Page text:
Suny, a young man from Nepal, said he had been traveling for 6 months to reach the U.S./Mexico border. Suny is one of 800,000 asylum seekers who entered the U.S. in 2023, a 63% jump over the number of asylum applications filed in 2022. Barbara Davidson

In January 2024, Pulitzer-prize winning photographer Barbara Davidson traveled from her Los Angeles home to the California-Mexico border town of Jacumba. The month before, U.S. law enforcement had taken into custody a record number of migrants — more than 225,000 people — and negotiations around border security and immigration legislation ramped up ahead of the presidential primaries. Davidson wanted to put faces on the statistics in news stories about asylum seekers and witness what they face when they try to enter the U.S.

In Jacumba, Davidson met migrants from Turkey, Guatemala, China, Brazil, and Afghanistan — many of whom were making the treacherous journey through the desert with young children. She also met Suny, a man from Nepal, who had been traveling for six months alone to reach the border. Davidson spoke with Nieman Reports about her experience in Jacumba and the pictures she made there. This conversation has been edited and condensed for clarity.

I had been following the news about what was happening on the border. And I thought, ‘This is happening three hours from where I live, I’d really like to go and see for myself what is happening.’ Around that time, fellow photographer Nick Ut and I decided to drive to Jacumba together. 

We got there as the sun was rising. It was a very, very cold morning. We saw people along the side of the road with makeshift fires that they had built because they had been there all night. Some were playing chess. Some were gathered under a blue tarp, crouched down. 

We drove to the area where people were actually crossing from Mexico into the United States, the area where they were surrendering to the U.S. Border Patrol. But the town of Jacumba, where they crossed into, has a tiny population. So there isn’t enough infrastructure for the amount of people coming into the country, and it takes time to be processed by border guards.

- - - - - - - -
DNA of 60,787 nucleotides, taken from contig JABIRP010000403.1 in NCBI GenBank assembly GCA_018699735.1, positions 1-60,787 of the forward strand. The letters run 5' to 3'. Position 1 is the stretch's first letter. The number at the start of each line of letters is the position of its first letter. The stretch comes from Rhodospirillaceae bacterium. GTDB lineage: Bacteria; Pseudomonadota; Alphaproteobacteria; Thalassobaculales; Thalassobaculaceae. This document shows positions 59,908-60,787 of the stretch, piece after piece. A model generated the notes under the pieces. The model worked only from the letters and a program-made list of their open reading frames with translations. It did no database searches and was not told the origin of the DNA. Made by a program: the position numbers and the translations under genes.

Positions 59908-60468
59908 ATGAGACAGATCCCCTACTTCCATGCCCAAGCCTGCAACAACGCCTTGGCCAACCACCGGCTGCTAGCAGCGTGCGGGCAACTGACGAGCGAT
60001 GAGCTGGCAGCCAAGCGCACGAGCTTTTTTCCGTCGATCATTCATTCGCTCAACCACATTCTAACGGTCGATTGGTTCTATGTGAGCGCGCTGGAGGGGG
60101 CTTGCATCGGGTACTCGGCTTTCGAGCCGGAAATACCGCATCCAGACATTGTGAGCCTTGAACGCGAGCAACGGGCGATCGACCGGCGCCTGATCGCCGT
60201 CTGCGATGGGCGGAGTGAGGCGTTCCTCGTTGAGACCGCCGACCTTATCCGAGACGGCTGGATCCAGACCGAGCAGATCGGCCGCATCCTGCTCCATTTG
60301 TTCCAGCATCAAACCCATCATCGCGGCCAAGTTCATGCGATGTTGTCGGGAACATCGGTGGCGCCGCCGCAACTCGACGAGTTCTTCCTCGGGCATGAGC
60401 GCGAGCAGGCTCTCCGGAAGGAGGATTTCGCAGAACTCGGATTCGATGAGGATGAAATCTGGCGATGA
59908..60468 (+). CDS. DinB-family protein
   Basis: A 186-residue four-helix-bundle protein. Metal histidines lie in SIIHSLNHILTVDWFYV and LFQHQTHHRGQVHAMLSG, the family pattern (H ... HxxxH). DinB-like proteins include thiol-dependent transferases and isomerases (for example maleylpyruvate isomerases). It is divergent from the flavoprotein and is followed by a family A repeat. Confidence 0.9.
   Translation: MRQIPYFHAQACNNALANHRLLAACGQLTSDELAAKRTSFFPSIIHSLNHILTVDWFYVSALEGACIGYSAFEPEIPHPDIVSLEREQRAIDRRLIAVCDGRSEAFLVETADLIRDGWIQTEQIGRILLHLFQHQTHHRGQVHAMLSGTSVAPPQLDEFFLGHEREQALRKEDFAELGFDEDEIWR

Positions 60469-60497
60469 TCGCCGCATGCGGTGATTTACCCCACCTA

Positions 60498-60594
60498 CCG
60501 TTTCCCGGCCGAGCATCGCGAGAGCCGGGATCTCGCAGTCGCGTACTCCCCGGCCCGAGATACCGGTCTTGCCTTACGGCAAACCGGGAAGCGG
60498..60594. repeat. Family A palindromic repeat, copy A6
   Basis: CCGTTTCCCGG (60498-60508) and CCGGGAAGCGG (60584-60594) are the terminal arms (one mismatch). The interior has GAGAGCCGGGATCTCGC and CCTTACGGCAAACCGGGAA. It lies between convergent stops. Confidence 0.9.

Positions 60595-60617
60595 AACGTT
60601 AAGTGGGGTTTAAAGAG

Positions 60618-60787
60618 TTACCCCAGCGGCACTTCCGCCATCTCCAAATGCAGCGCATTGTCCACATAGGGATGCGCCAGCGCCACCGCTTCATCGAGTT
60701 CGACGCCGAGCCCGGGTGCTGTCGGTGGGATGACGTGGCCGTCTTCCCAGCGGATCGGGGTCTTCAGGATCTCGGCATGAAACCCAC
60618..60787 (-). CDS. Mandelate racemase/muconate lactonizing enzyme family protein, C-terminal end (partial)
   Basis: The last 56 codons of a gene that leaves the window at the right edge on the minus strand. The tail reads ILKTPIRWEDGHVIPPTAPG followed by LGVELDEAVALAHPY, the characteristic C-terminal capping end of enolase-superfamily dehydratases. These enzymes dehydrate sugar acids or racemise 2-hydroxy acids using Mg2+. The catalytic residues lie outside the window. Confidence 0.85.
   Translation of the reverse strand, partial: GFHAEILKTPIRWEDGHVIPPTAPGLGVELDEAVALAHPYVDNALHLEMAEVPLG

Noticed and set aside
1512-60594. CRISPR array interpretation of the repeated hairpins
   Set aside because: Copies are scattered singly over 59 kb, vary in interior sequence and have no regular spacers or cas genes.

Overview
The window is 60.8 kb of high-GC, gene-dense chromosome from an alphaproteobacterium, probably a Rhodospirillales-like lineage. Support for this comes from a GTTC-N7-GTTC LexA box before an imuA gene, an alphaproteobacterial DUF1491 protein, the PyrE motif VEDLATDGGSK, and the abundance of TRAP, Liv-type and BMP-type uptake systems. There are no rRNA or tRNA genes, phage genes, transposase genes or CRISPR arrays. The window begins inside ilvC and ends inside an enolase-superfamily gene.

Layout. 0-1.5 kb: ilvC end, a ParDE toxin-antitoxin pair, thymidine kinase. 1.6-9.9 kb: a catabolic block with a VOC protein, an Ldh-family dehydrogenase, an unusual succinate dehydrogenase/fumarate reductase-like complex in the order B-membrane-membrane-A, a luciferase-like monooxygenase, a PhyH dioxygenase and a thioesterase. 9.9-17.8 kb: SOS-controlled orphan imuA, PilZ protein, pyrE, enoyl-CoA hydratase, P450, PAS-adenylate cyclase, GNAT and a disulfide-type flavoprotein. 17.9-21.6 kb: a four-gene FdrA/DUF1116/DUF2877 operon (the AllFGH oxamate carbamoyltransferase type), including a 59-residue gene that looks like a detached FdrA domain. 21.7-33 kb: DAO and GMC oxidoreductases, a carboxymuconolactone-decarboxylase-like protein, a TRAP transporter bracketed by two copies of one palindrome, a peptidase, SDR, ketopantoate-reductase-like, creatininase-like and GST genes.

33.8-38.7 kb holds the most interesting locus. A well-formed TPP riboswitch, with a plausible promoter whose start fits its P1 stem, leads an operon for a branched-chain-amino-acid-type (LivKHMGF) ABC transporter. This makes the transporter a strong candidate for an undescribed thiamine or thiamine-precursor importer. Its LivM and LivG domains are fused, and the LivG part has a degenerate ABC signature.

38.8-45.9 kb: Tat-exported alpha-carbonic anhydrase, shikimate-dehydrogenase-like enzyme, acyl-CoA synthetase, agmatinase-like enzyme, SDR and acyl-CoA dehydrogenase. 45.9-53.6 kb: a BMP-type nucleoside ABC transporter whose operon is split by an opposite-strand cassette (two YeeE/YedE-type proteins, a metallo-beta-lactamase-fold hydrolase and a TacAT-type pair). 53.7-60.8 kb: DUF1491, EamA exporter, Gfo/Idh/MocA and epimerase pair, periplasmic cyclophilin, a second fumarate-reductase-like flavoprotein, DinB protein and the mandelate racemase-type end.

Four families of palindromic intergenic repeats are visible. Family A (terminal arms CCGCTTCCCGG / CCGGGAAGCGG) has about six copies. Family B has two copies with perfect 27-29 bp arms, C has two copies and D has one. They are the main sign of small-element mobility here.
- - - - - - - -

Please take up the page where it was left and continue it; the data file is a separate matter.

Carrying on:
When I met Suny, he was — for lack of a better word — at the front of line where people were surrendering to the border patrol. It’s an area where people are gathered in tents awaiting their turn to meet with agents. He was just sitting by himself and crying profoundly. It was a moment of deep sorrow. And so, I struggled with the question, “Do I make this picture? Do I not make this picture?” I thought to myself, “I’m going to make this picture, because this is a powerful moment to show the desperation and despair people are feeling when they try to come to this country.”

He looked at me as I prepared to make the photo, but he didn’t try to stop me. I approached him, and I asked him what language he spoke. He told me that he was from Nepal. I used Google Translate to communicate with him. The communication obviously was quite broken, but we got the basics. He explained to me, through tears, that he lost his passport and his phone didn’t work. He was so deep in his sorrow that it was hard to connect with him. I asked him if he had anybody that we could contact. He opened his hands, and he showed me this crumpled piece of paper. He opened it up for me very carefully. There were four or five different phone numbers on that piece of paper, and one phone number was an American number. I called the number for him. 

On the other end was a gentleman from Nepal, who was living in New York. I told him what was happening. I said, “Listen, I don’t know what your relationship is with this young man. But he’s stranded. And I think he just needs to talk to somebody to help him get through this next phase while waiting for the border guards.” I gave Suny my phone, and they had a conversation. He had someone he could talk to, and they made a plan: Suny was going to get to this man’s house in New York once he was processed.

A week after I met with Suny, I called that man from New  York again and found out Suny was with him. He said, “I’m very grateful to you. Suny’s here with me now. We’re just waiting for the process.” 

I wanted to get to the root of this migration, I wanted to see what it really looked and felt like on the ground. In September, I became an American citizen, and so it was very poignant for me to see the lengths to which people will go to flee their own country. Oftentimes, we just hear about the statistics on the news, you don’t really see and feel it. You don’t hear the children’s cries. While I know it’s impossible to tell every single story, I think it’s important to humanize this more than what we’re seeing. 

When we see the coverage we always see long lines of people. They’re anonymous. What stood out for me about this photo was it was just one lone person in the middle of the desert. But the despair on his face spoke volumes about a collective experience. Sometimes as journalists when we go smaller, it becomes more intimate. It allows our readers to have a more personal understanding of what is taking place in the desert. Suny’s journey is one story on a mass scale. 

As told to Megan Cattel.